function blocks selected and connections made to the blocks. To configure the
function blocks in the gateway, the PLC-5 file structure and the DHP addressing
scheme must be understood. The file structure for both PLC-5 processors and the
gateway are very similar; however, there are important differences as shown in Table
2.
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As shown in table, the gateway file numbers are a subset of those available for a PLC-
5 processor. File types assigned to specific PLC-5 functions (i.e., file numbers 4, 5,
and 6) have been reassigned to Bit-type files since their PLC-5 functions do not exist
in the gateway.
Together, the file number and the register (or bit) number define the DHP address of a
function block. ConfigEd restricts the file number to the range from 3 through 255.
For Integer or Float-type function blocks, ConfigEd restricts the range from 0 through

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999, while for Bit-type function blocks, the range is from 0 through 15999 (i.e., 1000
16 bit registers).
Function blocks supported by the gateway are restricted to the following: Bit Input,
Bit Output, Integer Input, Integer Output, Float Input, and Float Output. The
technique used for inserting, configuring, and connecting the gateway's function
blocks is identical to that for any other LINK module. When inserting function
blocks, it is recommended the block type, file number, and register (or bit) number be
combined to form the function block name. To make this easier, ConfigEd
recommends a default prefix of BIP, BOP, IIP, IIO, FIP, or FOP for each block type.
For example, the name for an Integer input at register four in File Number 7 would be
IIP7:003. This naming convention makes troubleshooting using the non-graphical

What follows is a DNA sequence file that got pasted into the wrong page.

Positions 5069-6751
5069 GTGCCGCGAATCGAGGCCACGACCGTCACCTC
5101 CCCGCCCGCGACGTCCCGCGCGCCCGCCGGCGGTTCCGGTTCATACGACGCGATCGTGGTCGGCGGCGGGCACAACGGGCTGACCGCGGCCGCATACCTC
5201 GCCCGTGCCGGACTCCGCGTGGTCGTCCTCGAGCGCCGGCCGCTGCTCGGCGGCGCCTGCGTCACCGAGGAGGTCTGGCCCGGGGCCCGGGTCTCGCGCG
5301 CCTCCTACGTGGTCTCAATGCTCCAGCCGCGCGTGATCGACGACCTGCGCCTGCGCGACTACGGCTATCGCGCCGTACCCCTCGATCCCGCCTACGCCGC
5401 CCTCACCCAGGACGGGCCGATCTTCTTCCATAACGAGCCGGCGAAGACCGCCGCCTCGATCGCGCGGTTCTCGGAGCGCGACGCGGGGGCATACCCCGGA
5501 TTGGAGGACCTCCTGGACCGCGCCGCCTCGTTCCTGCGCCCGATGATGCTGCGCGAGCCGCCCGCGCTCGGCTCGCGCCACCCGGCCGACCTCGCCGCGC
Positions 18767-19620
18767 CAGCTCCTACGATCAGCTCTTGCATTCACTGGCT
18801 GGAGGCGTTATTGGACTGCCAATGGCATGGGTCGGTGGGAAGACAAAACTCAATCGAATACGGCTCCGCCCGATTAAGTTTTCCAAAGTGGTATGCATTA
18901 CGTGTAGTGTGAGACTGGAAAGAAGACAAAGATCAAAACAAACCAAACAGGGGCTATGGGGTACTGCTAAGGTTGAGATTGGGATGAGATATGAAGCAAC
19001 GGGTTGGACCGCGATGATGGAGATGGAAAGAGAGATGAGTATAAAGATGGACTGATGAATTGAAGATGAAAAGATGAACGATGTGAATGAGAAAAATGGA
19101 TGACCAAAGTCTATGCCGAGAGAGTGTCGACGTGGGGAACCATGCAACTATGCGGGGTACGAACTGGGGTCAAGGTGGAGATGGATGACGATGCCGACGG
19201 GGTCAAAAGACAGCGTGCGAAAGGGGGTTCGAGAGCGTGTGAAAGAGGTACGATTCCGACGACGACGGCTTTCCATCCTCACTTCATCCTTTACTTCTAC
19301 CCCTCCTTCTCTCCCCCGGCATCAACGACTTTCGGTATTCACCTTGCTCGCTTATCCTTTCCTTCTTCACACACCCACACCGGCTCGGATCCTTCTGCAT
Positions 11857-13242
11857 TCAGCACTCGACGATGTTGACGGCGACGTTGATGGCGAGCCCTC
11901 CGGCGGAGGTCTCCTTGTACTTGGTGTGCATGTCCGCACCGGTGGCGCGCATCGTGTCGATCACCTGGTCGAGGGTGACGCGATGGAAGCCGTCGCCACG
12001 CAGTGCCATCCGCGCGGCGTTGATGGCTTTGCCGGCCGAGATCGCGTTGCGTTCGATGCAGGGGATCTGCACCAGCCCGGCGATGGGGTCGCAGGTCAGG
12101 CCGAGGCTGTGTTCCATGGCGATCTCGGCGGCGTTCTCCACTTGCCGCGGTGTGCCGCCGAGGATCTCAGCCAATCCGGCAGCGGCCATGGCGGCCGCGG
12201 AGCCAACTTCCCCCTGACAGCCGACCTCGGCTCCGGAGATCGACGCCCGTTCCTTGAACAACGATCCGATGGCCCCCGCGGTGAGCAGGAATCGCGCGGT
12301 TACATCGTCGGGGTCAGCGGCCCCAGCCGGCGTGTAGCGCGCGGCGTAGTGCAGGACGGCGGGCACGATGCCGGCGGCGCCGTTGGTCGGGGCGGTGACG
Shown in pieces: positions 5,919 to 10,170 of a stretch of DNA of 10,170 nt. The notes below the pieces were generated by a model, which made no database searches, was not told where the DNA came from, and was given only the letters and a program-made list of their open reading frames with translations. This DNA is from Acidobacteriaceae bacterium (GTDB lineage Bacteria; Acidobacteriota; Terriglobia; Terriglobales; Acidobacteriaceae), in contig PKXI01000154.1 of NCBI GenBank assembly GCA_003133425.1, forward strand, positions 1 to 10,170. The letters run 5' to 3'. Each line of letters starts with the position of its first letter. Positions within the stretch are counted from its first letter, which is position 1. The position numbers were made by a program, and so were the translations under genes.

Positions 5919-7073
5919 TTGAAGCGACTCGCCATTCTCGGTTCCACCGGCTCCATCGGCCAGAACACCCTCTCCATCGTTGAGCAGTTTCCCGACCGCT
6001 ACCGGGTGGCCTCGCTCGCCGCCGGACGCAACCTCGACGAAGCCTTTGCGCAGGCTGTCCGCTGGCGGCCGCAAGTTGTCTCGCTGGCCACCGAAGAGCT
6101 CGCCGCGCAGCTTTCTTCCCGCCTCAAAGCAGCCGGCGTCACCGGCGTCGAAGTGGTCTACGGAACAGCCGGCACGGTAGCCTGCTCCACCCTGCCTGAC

version of the Setup and Monitor (SAM) software simpler since windows are sorted in
alphanumeric order.

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Due to the way messages are processed and the complete flexibility ConfigEd
provides, the user must follow a few basic rules.
1. No two function blocks may have the same file number and register (or bit)
addresses.
2. Each input type function block must have at least one connection to a remote
LINK module or to an output function block(s) of the same data type (e.g., Integer
Input to Integer Output).
3. Only registers of the same type (Bit, Integer, or Float) may have the same DHP
Node Address and File Number.
4. Bit registers may only be assigned file numbers defined as Bit-types in Table 2 or
in the range specified in the "Bit Files 9 - ?" section of the System Control
function block. Conversely, Integer or Float registers may not be assigned file
numbers in the Bit register region.
5. All input function blocks must have the same DHP Node Address as configured
in the System Control function block.
6. Bit Input or Bit Output function blocks must be used in groups of sixteen to
support the word level addressing required by the DHP network. Additionally,
each group must start at 16 bit intervals (i.e., starting at 0, 16, 32, 160, etc.).